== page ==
Indoor climate and error reporting
Here you will find out how the indoor climate works, how to proceed when it does not work as it should and also some tips for how you can influence your indoor environment.
The indoor climate is an integral part of the work environment and a significant part of our environmental work. Akademiska Hus and KTH have high environmental targets to reduce energy use and CO2 emissions.
Akademiska Hus ensures that all systems function as they should and that ventilation and temperature are set correctly. EECS Service ensures that they fulfil their part as a landlord. But you can also influence the perceived indoor climate.
Government assignment: energy saving in government agencies
The government has instructed all public authorities in Sweden "to implement energy-saving measures in public administration". Work is underway to implement measures at KTH. The amount of electricity purchased and energy-saving measures shall be regularly reported to the government up to and including April 2023.
We prefer different
The difficulty of finding the right temperature indoors is thus connected to the fact that we are individuals with different preferences. The experience of an indoor climate is very individual, but some factors influence the perceived temperature:
- What you wear.
- If you spend your day sitting down or moving around.
- Where you work in the room.
- Your home temperature and your daily routine.
Your clothes play a significant role in how you experience the temperature in the workplace. In the summer, you often want a higher temperature as you dress thinner during that time — the perceived temperature difference between sitting still, standing up and keeping moving amounts to around 3°C. A jacket or cardigan gives about a 2°C difference, while an undershirt, long-sleeved shirt or sweater gives a 0.5°C difference.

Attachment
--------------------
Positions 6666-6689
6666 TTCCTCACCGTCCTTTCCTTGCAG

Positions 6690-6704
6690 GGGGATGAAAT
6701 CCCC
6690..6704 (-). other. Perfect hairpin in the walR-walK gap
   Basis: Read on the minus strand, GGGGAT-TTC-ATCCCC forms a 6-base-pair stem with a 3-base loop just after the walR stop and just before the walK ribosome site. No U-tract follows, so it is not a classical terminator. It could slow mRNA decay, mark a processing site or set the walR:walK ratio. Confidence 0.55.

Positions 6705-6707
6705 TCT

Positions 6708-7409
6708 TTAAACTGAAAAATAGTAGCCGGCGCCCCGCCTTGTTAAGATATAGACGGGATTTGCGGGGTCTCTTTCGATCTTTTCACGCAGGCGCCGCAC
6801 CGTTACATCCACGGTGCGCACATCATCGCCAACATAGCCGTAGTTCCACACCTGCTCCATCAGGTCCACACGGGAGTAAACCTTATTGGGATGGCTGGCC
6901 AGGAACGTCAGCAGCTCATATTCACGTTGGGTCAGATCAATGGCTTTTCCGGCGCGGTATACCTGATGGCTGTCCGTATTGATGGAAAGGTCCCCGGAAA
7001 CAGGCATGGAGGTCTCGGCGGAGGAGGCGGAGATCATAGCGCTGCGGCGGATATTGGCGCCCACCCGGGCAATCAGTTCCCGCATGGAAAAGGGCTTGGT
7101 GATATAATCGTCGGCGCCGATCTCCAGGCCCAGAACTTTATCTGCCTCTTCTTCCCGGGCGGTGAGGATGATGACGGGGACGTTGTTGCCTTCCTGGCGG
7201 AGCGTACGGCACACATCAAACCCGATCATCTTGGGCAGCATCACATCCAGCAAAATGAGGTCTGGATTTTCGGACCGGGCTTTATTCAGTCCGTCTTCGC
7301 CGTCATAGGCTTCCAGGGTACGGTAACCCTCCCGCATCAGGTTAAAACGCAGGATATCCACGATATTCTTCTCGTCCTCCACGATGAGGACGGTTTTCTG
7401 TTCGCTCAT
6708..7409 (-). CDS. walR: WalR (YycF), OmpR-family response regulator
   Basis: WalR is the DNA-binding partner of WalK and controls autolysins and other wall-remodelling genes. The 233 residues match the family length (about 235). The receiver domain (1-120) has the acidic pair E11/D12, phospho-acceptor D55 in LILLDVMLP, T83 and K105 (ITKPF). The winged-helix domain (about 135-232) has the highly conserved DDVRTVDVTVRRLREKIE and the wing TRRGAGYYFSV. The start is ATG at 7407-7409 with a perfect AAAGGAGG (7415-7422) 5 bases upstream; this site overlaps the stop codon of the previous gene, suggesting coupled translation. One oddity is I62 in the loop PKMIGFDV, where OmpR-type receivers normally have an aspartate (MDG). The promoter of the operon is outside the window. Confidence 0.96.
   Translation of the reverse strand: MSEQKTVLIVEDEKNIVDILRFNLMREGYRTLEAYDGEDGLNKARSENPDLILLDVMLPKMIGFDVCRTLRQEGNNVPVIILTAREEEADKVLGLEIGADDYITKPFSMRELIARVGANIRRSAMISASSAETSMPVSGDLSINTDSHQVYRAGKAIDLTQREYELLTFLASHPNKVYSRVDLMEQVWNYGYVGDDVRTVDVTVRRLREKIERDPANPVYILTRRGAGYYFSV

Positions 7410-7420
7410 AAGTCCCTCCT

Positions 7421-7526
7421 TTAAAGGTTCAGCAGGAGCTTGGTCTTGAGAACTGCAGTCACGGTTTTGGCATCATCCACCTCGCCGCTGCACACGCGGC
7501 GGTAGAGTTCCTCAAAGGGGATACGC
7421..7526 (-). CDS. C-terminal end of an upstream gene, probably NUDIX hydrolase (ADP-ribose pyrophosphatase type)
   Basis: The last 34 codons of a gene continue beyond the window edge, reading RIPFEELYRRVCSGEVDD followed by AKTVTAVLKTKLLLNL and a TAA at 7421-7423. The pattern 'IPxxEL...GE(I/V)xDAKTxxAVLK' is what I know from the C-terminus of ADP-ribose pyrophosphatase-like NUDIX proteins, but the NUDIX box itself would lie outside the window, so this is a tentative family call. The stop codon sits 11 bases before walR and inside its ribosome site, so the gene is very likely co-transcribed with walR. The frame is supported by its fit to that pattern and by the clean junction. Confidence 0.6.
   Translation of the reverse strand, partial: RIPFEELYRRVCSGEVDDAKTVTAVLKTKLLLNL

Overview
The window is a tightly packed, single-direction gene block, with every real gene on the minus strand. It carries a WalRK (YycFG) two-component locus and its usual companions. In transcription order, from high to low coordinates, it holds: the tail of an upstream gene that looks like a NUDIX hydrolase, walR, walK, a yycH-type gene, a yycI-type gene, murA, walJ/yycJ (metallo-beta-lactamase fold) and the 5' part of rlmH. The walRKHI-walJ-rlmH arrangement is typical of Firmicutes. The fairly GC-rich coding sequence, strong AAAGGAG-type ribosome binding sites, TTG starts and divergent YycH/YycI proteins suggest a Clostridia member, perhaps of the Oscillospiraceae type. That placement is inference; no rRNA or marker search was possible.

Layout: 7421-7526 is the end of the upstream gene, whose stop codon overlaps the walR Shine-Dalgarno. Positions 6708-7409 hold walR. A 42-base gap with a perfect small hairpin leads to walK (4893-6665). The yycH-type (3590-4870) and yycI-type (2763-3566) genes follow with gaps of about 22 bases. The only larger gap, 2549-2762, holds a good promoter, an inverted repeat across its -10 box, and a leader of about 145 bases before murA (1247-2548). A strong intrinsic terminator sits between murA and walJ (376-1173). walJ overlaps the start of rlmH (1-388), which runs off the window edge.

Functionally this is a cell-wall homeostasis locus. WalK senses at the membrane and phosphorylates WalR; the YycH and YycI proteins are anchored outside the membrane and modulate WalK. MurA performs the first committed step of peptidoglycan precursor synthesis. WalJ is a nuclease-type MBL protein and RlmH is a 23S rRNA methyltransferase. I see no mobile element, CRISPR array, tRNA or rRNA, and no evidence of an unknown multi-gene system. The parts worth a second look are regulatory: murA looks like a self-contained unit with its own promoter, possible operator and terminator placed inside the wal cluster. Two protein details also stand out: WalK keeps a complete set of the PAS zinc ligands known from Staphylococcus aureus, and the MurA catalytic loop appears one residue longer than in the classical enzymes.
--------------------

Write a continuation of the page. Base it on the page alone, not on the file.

How much you exert yourself physically matters. For example, it takes significantly more energy to stand up and work than to sit down. Therefore, we would like it to be a little cooler during standing, moving work compared to sedentary office work.
It is more challenging to regulate the temperature if you work near windows or doors that affect the indoor climate.
What temperature you want in the workplace is also affected by how hot it is in your home. It can also depend on your daily routine. If you are alert and rested, it probably doesn't matter what the temperature is. On the other hand, the risk of feeling frozen increases if you have a bad day or if it's rainy and grey.
The indoor climate applies to the building's occupancy zone
The concept of residence zone is used in the indoor environment area. This means that the requirements placed on the room's temperature must be met within the residential zone.
The Housing Authority's definition of the residential zone is:
- One decimeter above the floor.
- One meter in front of the window.
It can therefore be assumed that the requirements for the indoor climate are not always sufficient outside the residence zone.
The thermal comfort is calculated for a group
The thermal comfort scale assesses how people perceive the temperature indoors, from -3 to +3, with seven steps. The median value, 0, represents the neutral experience when one is completely satisfied. The scale is about calculating what a group of individuals think on average. Although the average would be in the middle of the scale, some will find it too cold, and some will find it too hot. It won't be easy to find technical systems that can create climates that satisfy each individual's wishes.
The indoor climate guide
This page is a summary of the Indoor Guide for KTH Campus. The guide has been produced in collaboration between Akademiska Hus and KTH.